What exactly is curiosity? “It is the desire to know more. And to be able to do more,” says educational scientist Carl Naughton. Brain scans show that the capacity for curiosity is implanted deep in the mind. Its locus suggests that it must be very old in evolutionary terms. A native of Britain who works at the University of Cologne, Naughton has spent ten years on the question of “How does the world enter our brain?”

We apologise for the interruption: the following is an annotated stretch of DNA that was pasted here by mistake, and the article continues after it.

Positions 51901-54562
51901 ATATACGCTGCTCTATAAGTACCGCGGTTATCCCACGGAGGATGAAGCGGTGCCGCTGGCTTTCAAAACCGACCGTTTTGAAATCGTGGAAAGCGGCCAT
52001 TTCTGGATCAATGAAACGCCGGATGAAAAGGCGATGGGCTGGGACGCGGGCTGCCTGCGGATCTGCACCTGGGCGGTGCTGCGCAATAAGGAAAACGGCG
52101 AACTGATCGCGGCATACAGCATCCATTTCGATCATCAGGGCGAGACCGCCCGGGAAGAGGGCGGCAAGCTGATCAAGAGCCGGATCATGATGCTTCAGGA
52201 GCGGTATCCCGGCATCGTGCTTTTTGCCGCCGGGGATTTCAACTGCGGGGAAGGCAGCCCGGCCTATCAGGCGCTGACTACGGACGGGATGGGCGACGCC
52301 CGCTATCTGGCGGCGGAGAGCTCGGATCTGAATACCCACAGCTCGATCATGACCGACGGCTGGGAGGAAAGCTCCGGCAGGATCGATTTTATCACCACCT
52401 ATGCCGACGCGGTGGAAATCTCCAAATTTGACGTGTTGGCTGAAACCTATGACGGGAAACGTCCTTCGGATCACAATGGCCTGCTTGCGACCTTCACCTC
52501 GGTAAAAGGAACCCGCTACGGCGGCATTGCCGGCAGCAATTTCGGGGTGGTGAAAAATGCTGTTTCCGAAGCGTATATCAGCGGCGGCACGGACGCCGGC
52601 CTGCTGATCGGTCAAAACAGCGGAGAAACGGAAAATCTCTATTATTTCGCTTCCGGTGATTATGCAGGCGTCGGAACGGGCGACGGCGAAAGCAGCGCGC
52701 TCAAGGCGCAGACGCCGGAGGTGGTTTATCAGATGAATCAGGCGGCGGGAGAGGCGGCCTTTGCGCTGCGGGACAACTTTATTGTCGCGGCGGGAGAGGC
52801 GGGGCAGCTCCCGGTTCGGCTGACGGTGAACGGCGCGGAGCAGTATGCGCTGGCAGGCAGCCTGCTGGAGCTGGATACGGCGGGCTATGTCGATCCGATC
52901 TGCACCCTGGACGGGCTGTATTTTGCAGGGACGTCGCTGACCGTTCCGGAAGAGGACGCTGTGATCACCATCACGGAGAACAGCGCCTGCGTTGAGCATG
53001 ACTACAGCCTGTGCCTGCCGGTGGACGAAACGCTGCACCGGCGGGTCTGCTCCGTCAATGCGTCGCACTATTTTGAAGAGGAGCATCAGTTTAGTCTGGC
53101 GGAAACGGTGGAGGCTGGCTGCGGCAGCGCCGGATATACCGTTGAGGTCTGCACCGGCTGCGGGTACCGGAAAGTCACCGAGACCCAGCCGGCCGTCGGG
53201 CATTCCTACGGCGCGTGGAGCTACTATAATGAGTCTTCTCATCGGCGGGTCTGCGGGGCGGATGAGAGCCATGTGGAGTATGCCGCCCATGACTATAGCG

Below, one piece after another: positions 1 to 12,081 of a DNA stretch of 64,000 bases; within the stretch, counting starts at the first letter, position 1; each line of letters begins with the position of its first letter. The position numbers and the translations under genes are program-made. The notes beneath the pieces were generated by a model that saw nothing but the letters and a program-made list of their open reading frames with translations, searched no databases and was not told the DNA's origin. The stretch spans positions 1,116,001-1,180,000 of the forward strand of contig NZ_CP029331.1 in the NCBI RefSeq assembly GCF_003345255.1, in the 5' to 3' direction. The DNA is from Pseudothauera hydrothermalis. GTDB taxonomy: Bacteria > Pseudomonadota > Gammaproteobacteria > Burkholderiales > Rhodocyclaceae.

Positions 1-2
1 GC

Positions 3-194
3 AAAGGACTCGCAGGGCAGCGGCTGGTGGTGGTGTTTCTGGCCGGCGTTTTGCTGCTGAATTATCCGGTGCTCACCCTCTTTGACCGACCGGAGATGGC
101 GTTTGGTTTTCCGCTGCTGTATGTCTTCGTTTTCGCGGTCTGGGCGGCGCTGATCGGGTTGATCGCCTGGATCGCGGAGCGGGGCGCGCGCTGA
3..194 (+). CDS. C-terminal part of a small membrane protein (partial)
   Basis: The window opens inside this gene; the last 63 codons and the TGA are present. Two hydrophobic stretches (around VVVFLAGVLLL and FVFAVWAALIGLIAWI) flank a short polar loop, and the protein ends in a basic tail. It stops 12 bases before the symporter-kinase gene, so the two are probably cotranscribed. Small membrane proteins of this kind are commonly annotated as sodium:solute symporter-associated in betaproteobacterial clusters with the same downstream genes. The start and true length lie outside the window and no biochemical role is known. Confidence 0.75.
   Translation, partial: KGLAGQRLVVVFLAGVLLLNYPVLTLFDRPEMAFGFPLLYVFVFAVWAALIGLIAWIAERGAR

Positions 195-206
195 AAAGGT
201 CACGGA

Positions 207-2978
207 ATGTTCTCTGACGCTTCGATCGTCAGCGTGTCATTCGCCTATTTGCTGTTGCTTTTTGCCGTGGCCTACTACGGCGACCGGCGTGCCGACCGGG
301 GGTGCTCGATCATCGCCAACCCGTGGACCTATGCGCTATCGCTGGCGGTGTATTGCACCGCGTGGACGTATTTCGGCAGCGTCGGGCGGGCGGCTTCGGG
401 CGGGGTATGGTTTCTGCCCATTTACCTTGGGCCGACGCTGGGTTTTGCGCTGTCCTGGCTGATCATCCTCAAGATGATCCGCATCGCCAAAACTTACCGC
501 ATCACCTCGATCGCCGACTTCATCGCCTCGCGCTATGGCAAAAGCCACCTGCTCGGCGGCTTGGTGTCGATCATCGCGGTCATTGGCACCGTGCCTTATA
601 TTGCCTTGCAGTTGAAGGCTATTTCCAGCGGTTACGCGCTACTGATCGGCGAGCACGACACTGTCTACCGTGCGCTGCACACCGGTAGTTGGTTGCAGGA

He has examined 800,000 years of human history in search of the wellspring of curiosity. “Very early on, humans developed the ability to examine the unknown and to pursue questions persistently until finding the best possible solution.” This started way back in early history—with the use of fire and the production of the perfect spear.
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